John stops stirring. “What?”

“Once the blood is rendered, it no longer has the psychic imprint. It's better straight from the source, but then it makes me foggy and I can't think straight. And I must be able to think straight, John.”

“Vampires can hear their donor's thoughts?”

“Not all vampires, obviously. It's a family trait. A damn nuisance, too.” Sherlock shudders a little. “Like ringing in your ears.”

“You can hear what I'm thinking?” John's voice hits a shrill panicked note.

“I always know what you're thinking; I don't need to read your mind. You've no gift for dissembling. Like now, for example, your horror and anger are written all over your face.” Sherlock sighs in irritation. “It's not as though I've been doing it intentionally. Really, I'm the injured party.”

John takes a breath, schooling his features into a neutral mask. The blood has reached the required temperature and he takes it off the heat, pouring it into an over-sized mug. He sets it before Sherlock, so hard he nearly spills it.

Sherlock ignores it, and John kicks himself. The last thing he wants is to send Sherlock into one of his moods.

“You've no right be angry,” Sherlock says.

“I'm not angry,” John says, and it's true. The bright flash of anger has already subsided, leaving him feeling nothing more than tired.

“What do you want?!” Sherlock cries in frustration. “Most vampires don't concern themselves with their slaves' wishes, you know.”

John shrugs, crossing his arms. “In future, I will be more mindful of my place.”

Sherlock is watching him very closely, his eyes sharp and pale.

“Reading my mind?” John asks.

“I can't,” Sherlock says. “It's been too long. And I never take enough to do it well, in any case. Not without taking more.”

John swallows, his throat dry and scratchy. “Have you ever wanted to?”

Sherlock is quiet long enough that John wonders if he's lying when he finally says, “No.”

John turns on his heels and marches out of the kitchen, half expecting to be grabbed before he can reach the door, but he makes it to his room unmolested.


Once or twice a month, Mycroft visits. John comes to dread these occasions as they always put Sherlock in a foul mood.

“Really, you can't imagine what a nightmare work has been lately. Just last month Lord Havers was sentenced to death by exposure. He was nearly as old as I am; it took him nearly a week to die. Oh it was pathetic to watch him, wasting away from sunlight poisoning, swearing to the last that he was innocent. Thank you, John,” Mycroft says as John sets the tea service out. It's clear that Sherlock, now draped so far over the arm of his chair that his hair brushes the floor, isn't interested in serving, so John pours the cups of tea – three lumps of sugar for Mycroft. “It's been an absolute zoo. I loathe election decades, I really do.”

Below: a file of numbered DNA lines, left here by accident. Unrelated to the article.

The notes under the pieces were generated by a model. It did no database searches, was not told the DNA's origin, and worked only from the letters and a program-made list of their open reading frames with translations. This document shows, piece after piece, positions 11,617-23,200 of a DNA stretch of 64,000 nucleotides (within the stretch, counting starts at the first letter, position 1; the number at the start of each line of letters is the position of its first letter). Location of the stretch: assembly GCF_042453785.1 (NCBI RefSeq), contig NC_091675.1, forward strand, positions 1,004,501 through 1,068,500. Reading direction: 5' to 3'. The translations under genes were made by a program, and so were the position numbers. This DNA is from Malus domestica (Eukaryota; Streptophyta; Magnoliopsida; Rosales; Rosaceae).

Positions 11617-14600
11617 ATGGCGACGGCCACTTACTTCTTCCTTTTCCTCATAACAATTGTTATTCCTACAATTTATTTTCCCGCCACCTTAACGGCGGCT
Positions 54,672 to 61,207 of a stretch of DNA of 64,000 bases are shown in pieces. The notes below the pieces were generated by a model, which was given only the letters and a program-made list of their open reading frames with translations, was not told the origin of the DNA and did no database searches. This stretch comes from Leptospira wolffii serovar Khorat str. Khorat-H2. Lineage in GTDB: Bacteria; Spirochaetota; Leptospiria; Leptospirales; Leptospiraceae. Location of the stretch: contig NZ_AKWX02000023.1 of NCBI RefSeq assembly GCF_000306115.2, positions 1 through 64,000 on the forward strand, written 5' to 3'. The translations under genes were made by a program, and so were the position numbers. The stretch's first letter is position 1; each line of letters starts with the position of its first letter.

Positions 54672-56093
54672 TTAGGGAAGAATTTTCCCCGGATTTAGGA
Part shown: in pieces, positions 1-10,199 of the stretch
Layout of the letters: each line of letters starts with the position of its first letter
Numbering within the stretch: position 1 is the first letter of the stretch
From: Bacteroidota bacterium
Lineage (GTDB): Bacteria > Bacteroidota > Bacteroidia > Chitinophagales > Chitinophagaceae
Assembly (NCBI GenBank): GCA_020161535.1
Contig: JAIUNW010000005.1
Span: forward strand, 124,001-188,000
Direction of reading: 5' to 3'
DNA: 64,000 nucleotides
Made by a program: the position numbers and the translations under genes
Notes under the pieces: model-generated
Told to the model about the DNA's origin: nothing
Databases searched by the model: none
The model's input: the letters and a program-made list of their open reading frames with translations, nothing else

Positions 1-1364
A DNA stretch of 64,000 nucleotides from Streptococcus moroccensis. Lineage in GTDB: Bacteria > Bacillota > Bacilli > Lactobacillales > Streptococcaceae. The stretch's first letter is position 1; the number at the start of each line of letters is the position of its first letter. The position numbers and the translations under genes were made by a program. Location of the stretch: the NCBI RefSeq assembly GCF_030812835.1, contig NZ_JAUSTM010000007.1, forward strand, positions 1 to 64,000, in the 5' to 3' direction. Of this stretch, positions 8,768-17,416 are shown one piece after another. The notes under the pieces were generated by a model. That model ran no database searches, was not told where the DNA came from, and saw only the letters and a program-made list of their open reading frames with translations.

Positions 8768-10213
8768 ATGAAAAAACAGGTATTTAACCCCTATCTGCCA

“How interesting,” Sherlock says. “Absolutely fascinating.”

Mycroft continues, unfazed. “And if that weren't enough, these human-rights fringe groups are trying to make him into a martyr. A perversion of the natural order and they want to honour him.”

Sherlock yawns, displaying the sharp points of his teeth. John retreats from the room, taking up position in the hallway. Both vampires doubtlessly know he's there, but at least he doesn't have to pretend not to look at them.

“And how have you been getting on? I heard you solved another case.” Mycroft takes up his teacup and sips delicately. “And how is John settling in? The place is looking ever so much better. He's really doing wonders.”

“He helps a great deal with my research.”

“Is that so?” Mycroft says. “I'll have to ask him about it sometime. I'm sure his would be an interesting perspective.”

“I know you've ordered him to spy on me.”

“Spy is such a strong word.”

“But nonetheless, an accurate one.”

“I may have asked him to keep an eye on you. I'm your elder brother, Sherlock. Looking after one's little brother rather goes with the territory.”

“I don't need looking after.”

“Of course not.” The slight creak of the chair is all the warning John gets that Mycroft has risen, and John just manages to duck into the drawing room before Mycroft steps into the hall. “I must away; I have another appointment.”

“Always,” Sherlock says, not bothering to see his brother out.

“And do tell John I haven't forgot that I owe him a chat.”


The Times is delivered just before sunset every day. Sherlock never reads them, preferring tabloids and scientific journals; they collect on the table in the foyer, occasionally spilling onto the floor in small avalanches. John recycles them, and the headlines on the newest edition catch his eye:

Havers Executed in Wake of Human Relations Scandal,
Lord Holmes urges tightening of regulations

John sweeps it into the bin with the others.
On to Part Two